Swapping is the new fashion trend, with Swapaholic!

Fashion is something that we consume everyday – but little do we know that it is actually one of the leading polluting industries in the world, given how fast fashion seasons and trends change all the time, leading to high-end over consumerism issues. Priyanka, the founder of Swapaholic, shares more about her thoughts on the ever-changing fashion industry and what we can do to save our earth. 

1. As the founder of Swapaholic and an advocate for sustainable fashion, could you tell me more about how you got involved in the area of sustainable fashion?

Fashion is very personal for me and for a lot of women – and that was where my journey started. I was a shopaholic – literally the opposite of everything that I stand for today, and it was because of the lack of awareness. I would proudly proclaim that I was a shopaholic, and I wouldn’t only just buy things for myself, but also for everyone else. This was because of the way the industry is designed where everything was so cheap and accessible, which gave rise to the term “fast fashion”. So, for me the turning point was when I found out that the fashion industry was the second-largest producing industry in the world.  When I learned about that,  it changed my mindset and I felt very embarrassed for my past actions that I should have known about the consequences of my actions off my mindless consumerism.  I also realized at that point around six or seven years ago, there wasn’t much information available about sustainable fashion,  and so,  I set up a  website called fabricoftheworld.com, which talked about textile sustainability.  everything that I learned,  I will put it on the website so that other people can learn from it. So the awareness began to sink in through that process, and I thought of looking for ways to mitigate the damage that I’ve done in the past.

So much of my life was filled with consumerism in the past, where I would always buy as much as I could when I was overseas, and be it online or in-store. For shopping in-store, although I do feel that customers might make better purchasing decisions in person when they try on the garments, consumerism is still an issue when there are other pushing factors such as grand sales which drives people to want to spend more. For online purchases, the carbon emissions are definitely higher due to the logistics involved, but at the same time, you might also tend to buy less due to uncertainties over sizing and comfort.

2. Fast fashion chains are a common pick nowadays. Could you share more about your views and thoughts on this topic and how our consumer actions will affect the industry and our planet?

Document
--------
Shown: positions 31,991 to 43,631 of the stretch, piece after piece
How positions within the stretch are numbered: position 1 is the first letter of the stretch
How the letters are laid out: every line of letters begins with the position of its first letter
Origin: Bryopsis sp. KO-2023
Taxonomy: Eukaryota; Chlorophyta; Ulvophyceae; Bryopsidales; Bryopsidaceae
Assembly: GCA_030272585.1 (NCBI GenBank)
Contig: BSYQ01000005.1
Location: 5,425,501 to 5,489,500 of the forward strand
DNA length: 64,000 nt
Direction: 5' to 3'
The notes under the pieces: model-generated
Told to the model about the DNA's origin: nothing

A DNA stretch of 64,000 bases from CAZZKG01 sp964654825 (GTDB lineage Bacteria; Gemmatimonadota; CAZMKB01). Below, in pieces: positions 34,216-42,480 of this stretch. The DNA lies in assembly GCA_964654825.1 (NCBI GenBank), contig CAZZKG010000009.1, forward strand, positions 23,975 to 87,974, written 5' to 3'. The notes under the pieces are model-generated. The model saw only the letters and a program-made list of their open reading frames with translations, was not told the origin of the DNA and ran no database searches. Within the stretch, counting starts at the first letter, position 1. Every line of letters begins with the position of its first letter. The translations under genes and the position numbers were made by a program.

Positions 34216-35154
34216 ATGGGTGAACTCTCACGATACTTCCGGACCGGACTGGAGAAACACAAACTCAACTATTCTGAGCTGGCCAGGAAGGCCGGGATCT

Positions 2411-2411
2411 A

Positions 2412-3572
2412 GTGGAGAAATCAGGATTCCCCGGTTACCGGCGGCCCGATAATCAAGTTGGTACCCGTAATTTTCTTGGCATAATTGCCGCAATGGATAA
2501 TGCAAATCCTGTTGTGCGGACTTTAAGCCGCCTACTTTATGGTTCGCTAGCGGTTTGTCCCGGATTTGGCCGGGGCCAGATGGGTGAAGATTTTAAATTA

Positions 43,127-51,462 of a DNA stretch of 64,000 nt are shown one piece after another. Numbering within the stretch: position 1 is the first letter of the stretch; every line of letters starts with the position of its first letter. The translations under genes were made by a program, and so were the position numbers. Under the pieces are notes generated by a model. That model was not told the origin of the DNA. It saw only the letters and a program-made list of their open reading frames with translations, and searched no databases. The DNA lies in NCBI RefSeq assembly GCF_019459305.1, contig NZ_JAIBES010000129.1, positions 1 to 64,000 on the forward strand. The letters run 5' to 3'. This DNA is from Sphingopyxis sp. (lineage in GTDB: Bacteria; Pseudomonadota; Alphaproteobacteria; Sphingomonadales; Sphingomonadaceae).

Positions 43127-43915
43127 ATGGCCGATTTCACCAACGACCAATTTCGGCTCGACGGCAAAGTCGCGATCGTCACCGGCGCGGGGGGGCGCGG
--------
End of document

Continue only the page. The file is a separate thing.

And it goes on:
The fashion industry is already the second most polluting industry in the world right after oil and gas,  but not a lot of people are aware of it as the fashion industry is very opaque.  The industry has 52 micro seasons today,  which means that every week new clothes are being produced on a large scale.  and that level of consumption means that we are all going to try to buy all those things because it is exciting to see new things and it eventually leads to overconsumption but we could actually consume all those things. Statistics show that women only wear 20% of what they actually own, and 80% are things that are impulse purchases, or things that were bought just because they are accessible, which is what the industry is designed to do.

The other problem is for the clothes that we buy and cannot consume because fast fashion is so cheap and accessible that we think of it as disposable –  and then we throw things away,  they eventually reach landfills.  In fact, 4% of global landfills are filled with textile waste.  and in the landfill,  these clothes are filled with harmful chemicals that garment making process,  which makes them unable to decompose, exuding methane into the environment which is a greenhouse gas.  In a sense,  every aspect of the supply chain is very harmful to the environment,  as well as to the labour force behind the production. It is a very capitalistic scheme,  where child and unregulated labour are often exploited to produce cheap clothing, which does not benefit them.  By not regulating our actions and purchases,  we are actually fuelling this scheme, to say that we want more and expect more. But if we stop our actions and be mindful, the brands will have to step up and reconsider their production plans.

The idea is for us to stop this vicious cycle of buying and throwing, just because the items are cheap. We have the power of our money vote to stop these brands from producing more unnecessary clothing, if we choose to halt our actions too.